Course: Vegetation science

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Course title Vegetation science
Course code BOT/VOV
Organizational form of instruction Lecture
Level of course Master
Year of study not specified
Semester Winter
Number of ECTS credits 4
Language of instruction Czech
Status of course Compulsory, Compulsory-optional, Optional
Form of instruction Face-to-face
Work placements This is not an internship
Recommended optional programme components None
  • Hédl Radim, Mgr. MgA. Ph.D.
  • Duchoslav Martin, RNDr. Ph.D.
Course content
Lectures 1-2. Vegetation and environment: continuities and discontinuities 3-4. Vegetation types and their broad-scale distribution 5-6. Competition, positive interactions and organization of plant communities 7. Student's presentations of critical analyses of published studies 8-9. Species diversity and functioning of plant communities 10-11. Classification of vegetation using formal definitions (Juice software) 12. Vegetation dynamics (succession) 13. Plant invasions, nature conservation and restoration

Learning activities and teaching methods
Monologic Lecture(Interpretation, Training), Dialogic Lecture (Discussion, Dialog, Brainstorming), Work with Text (with Book, Textbook), Demonstration
  • Homework for Teaching - 1 hour per semester
  • Preparation for the Course Credit - 5 hours per semester
  • Preparation for the Exam - 10 hours per semester
  • Semestral Work - 3 hours per semester
Learning outcomes
Aim of the course is to introduce students the concept of plant community which assumes that occurrence and abundance of plant species are not solely driven by abiotic factors and competitive exclusion. Using case studies lectures will demonstrate many positive interactions among plant species (facilitation), thus bringing evidence of functional interdependence of co-existing species. Further, following issues of vegetation ecology will be presented: plant dispersion and clonality in relation to species abundance and co-existence, determinants of plant diversity, diversity patterns at different spatial scales, succession and restoration. Students will gain insight into classification methods adopted in vegetation studies, i.e. classification into vegetation units using diagnostic species.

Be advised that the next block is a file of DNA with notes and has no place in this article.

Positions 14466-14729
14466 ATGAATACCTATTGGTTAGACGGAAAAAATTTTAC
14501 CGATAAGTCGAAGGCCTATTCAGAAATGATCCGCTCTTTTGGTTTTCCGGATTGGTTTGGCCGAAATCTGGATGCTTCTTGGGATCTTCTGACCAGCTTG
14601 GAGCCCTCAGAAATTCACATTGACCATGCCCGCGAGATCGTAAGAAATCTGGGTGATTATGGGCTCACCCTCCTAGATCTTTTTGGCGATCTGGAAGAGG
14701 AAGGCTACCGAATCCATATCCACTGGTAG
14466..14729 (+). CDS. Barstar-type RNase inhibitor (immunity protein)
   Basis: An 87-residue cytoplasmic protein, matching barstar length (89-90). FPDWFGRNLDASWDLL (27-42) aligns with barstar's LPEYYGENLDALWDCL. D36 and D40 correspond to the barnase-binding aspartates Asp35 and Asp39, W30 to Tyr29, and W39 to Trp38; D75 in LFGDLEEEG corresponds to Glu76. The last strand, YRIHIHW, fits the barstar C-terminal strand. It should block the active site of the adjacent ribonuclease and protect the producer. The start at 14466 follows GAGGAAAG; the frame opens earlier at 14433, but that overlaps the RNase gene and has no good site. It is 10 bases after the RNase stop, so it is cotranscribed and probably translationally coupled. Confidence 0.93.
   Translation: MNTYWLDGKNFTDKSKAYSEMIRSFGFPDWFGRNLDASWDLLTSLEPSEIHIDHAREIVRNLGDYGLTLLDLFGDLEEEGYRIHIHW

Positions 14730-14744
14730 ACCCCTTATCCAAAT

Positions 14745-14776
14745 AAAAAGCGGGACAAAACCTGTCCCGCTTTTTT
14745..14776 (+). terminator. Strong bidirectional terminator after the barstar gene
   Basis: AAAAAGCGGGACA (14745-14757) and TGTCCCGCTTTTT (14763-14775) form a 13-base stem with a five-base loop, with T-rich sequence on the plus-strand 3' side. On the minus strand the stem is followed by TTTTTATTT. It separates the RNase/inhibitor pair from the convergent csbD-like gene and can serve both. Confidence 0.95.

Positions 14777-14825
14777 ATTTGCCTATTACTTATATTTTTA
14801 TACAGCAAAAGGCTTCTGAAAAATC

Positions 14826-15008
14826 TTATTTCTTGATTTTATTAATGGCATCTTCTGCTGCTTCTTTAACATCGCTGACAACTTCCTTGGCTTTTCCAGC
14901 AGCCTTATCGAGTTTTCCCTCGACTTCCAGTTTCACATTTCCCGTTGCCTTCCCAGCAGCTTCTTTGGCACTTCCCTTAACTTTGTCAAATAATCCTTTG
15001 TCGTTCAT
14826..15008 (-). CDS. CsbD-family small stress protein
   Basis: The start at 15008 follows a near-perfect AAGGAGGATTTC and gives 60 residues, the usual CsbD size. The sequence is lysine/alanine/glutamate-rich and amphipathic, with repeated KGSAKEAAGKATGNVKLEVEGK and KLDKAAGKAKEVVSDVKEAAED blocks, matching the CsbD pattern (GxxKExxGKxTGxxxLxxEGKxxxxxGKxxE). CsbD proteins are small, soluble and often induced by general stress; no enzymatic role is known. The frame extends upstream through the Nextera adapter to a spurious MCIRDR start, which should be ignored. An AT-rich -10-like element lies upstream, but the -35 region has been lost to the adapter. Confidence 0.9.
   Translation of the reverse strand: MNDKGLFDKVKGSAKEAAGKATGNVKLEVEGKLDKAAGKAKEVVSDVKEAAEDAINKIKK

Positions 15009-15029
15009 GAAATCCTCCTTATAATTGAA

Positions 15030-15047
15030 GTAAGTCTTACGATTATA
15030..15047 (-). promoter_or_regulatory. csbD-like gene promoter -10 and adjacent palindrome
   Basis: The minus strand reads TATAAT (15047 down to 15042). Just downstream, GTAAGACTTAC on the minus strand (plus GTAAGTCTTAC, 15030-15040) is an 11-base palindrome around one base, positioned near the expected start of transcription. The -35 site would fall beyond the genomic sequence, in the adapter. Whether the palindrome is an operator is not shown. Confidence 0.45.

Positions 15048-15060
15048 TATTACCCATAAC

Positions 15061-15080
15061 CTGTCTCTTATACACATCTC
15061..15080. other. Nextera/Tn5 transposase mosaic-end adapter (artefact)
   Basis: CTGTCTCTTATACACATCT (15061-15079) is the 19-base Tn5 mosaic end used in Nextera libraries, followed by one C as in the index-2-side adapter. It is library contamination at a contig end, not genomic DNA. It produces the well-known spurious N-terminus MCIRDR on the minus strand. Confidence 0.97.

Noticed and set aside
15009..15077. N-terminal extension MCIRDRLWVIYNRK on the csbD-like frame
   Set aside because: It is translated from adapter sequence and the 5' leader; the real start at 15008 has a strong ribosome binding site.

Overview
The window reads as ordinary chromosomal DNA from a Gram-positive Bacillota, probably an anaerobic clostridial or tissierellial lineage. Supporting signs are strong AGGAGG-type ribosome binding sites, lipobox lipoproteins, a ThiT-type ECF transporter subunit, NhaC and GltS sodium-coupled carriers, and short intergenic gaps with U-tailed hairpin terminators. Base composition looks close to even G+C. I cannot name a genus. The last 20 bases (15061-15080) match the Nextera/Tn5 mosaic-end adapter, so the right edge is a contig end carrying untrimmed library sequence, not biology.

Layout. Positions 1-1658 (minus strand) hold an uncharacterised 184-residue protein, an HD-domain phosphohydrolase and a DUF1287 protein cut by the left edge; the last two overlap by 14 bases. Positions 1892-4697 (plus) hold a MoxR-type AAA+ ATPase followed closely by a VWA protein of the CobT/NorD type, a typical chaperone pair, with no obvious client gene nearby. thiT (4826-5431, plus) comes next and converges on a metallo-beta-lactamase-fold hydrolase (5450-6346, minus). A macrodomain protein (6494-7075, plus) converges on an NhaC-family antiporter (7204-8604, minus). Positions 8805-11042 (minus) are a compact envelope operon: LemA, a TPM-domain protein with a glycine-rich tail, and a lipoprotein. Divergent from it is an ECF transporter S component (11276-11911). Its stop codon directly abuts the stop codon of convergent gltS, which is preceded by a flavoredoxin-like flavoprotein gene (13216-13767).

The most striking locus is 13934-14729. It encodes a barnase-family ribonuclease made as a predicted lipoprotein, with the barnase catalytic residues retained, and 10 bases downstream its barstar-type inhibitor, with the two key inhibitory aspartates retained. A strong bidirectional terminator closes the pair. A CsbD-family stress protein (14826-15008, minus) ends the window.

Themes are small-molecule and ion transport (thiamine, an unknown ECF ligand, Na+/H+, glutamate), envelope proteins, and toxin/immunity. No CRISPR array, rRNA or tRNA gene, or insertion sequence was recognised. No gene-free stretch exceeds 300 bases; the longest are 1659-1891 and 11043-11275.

- overview of the main vegetation types and their underlying mechanisms - qualification for classification of plant communities into described vegetation units - knowledge of classification techniques
- willingness of generating and testing ecological hypothesis - general overview about plant ecology - knowledge of handling data in spreadsheet (MS Excel) - knowledge of basic statistical techniques and data handling in statistical software (e.g. Statistica, Canoco, Juice) - own laptop
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Assessment methods and criteria
Oral exam, Written exam, Seminar Work

- active participiation in discussion during lectures - 2 points - critical analysis of published study and its presentation in course - 3 points - writing of seminar work - 5 points
Recommended literature
  • Callaway, RM. (2010). Positive interactions and interdependence in plant communities. Berlin.
  • Ellenberg, H. (1988). Vegetation ecology of central Europe. Cambridge.
  • Lepš, J., Šmilauer, P. (2003). Multivariate analysis of ecological data using CANOCO. Cambridge.
  • Van der Maarel, E. (2005). Vegetation ecology. Oxford.

Study plans that include the course
Faculty Study plan (Version) Branch of study Category Recommended year of study Recommended semester
Faculty of Science Ecology and Environmental Protection (1) Ecology and environmental protection 1 Winter
Faculty of Science Botany (2015) Biology courses 1 Winter
Faculty of Science Landscape Protection and Planning (2015) Ecology and environmental protection - Winter